One of evangelicalism's Master-Signifiers (conceptual objects to which we give our allegience, but in reality are empty at the core) is the belief in an inerrant Bible. Commitment to a high view of Scripture is a defining characteristic of evangelicalism. This belief gained traction during the fundamentalist-modernist debates in the 1920's and '30's, which eventually led to a split from mainline Protestants in reaction to higher criticism.
It's worth noting, however, that the Chicago Statement on Biblical Inerrancy specifically denies that "inerrancy is a doctrine invented by scholastic Protestantism, or is a reactionary position postulated in response to negative higher criticism." Regardless of the motives behind its origin, to be a good evangelical, one must suscribe to the belief in an inerrant Bible. The Chicago Statement defines the term "inerrancy" as Fitch uses it, but it can be summarized as a belief in the Bible's authority because of its divine verbal inspiration by God, which is "historically, and in every other way, inerrant in every word" (p. 50). Because every word conveys a propositional truth, a close reading of the Bible is encouraged, in attempts to somehow reach the original author's intent. Or for us legal eagles, Evangelicals:Bible:: Scalia:Constitution.
As most evangelical institutions require a commitment to inerrancy, this belief has helped knit evangelicals together as a group. But Fitch questions how this doctrine has actually shaped us as a people. One of the characteristics of a Master-Signifier is its elusiveness, meaning it's difficult to pin down. An inerrant Bible producing "one true interpretation" has been elusive for evangelicals. Fitch says that inerrancy "is mocked each time another set of evangelical commentaries multiplies the possible interpretations for each text in the Bible" (p. 55). Inerrancy as a more conceptual object, though, serves us well, as it helps to rally the troops against liberals (as objet petit a) who would deny the truth of the Bible.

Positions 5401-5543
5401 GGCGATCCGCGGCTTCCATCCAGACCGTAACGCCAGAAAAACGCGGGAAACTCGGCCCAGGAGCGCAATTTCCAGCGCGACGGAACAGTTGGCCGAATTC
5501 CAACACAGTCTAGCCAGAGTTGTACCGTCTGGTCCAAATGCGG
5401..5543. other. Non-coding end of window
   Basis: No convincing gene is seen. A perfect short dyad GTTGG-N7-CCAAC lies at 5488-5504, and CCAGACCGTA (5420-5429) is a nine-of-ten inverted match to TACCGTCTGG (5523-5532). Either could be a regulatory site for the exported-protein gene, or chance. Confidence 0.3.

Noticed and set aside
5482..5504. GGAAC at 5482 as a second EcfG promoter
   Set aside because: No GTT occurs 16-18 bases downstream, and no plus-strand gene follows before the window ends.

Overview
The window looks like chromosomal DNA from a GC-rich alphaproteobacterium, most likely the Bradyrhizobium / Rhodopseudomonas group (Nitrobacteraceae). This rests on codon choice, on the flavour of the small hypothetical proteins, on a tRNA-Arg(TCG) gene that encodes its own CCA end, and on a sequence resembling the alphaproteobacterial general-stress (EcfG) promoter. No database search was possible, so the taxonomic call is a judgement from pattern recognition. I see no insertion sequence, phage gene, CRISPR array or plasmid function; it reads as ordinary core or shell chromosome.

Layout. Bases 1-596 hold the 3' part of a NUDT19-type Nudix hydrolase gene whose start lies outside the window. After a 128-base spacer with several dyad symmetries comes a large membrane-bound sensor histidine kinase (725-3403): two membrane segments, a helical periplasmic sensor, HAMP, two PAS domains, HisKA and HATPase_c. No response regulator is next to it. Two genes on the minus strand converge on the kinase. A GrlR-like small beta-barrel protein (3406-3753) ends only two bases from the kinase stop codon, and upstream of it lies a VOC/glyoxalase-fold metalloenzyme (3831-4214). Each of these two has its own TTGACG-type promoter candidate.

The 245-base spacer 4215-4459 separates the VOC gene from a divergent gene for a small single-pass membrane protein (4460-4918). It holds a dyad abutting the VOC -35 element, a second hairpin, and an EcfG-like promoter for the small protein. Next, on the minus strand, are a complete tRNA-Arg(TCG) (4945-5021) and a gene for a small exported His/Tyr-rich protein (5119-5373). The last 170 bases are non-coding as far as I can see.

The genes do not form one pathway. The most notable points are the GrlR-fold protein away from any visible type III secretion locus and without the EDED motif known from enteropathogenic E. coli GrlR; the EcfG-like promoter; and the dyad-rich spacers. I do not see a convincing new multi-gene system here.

Fitch also points out that the belief in an inerrant Bible does little in the way of unifying evangelicals in practice, because once you state you believe in inerrancy, no one can question the interpretation that results. Thus, the belief holds factions that would otherwise have little in common. Sadly, manipulating Scripture in this way prevents evangelicals from actually participating in and continuing the story that Scripture tells, because the church is too busy defending and upholding inerrancy.
As far as irruptions of the Real, which are in-breakings that expose the emptiness of the Master-Signifier, Fitch points to the disagreement over the Chicago Conference on Errancy's stance on literal 7-day creation, and Hal Lindsey's failed apocalyptic predictions. Through these overidentifications, inerrancy was shown to be "more about 'being right!' than a belief that we inhabit with our daily lives" (p. 59). Fitch also points out that inerrancy is a device used to control the truth.
This chapter is loaded with gems and I can't do it justice with a single blog post. Fitch's discussion of George W. Bush's actions during his presidency is golden.
For me, fewer examples come to mind with inerrancy, because I've spent more time criticizing the other elements in Fitch's triumvirate: a Christian nation and a personal relationship with Christ. However, I did notice that Al Mohler provided a great example in one of his recent posts, The Church and the 'Clobber Scriptures' - The Bible on Homosexuality. Here, as a gatekeeper and controller-of-the-truth in his defense of inerrancy, Mohler refers to his usual objet petit a's: liberals and homosexuals.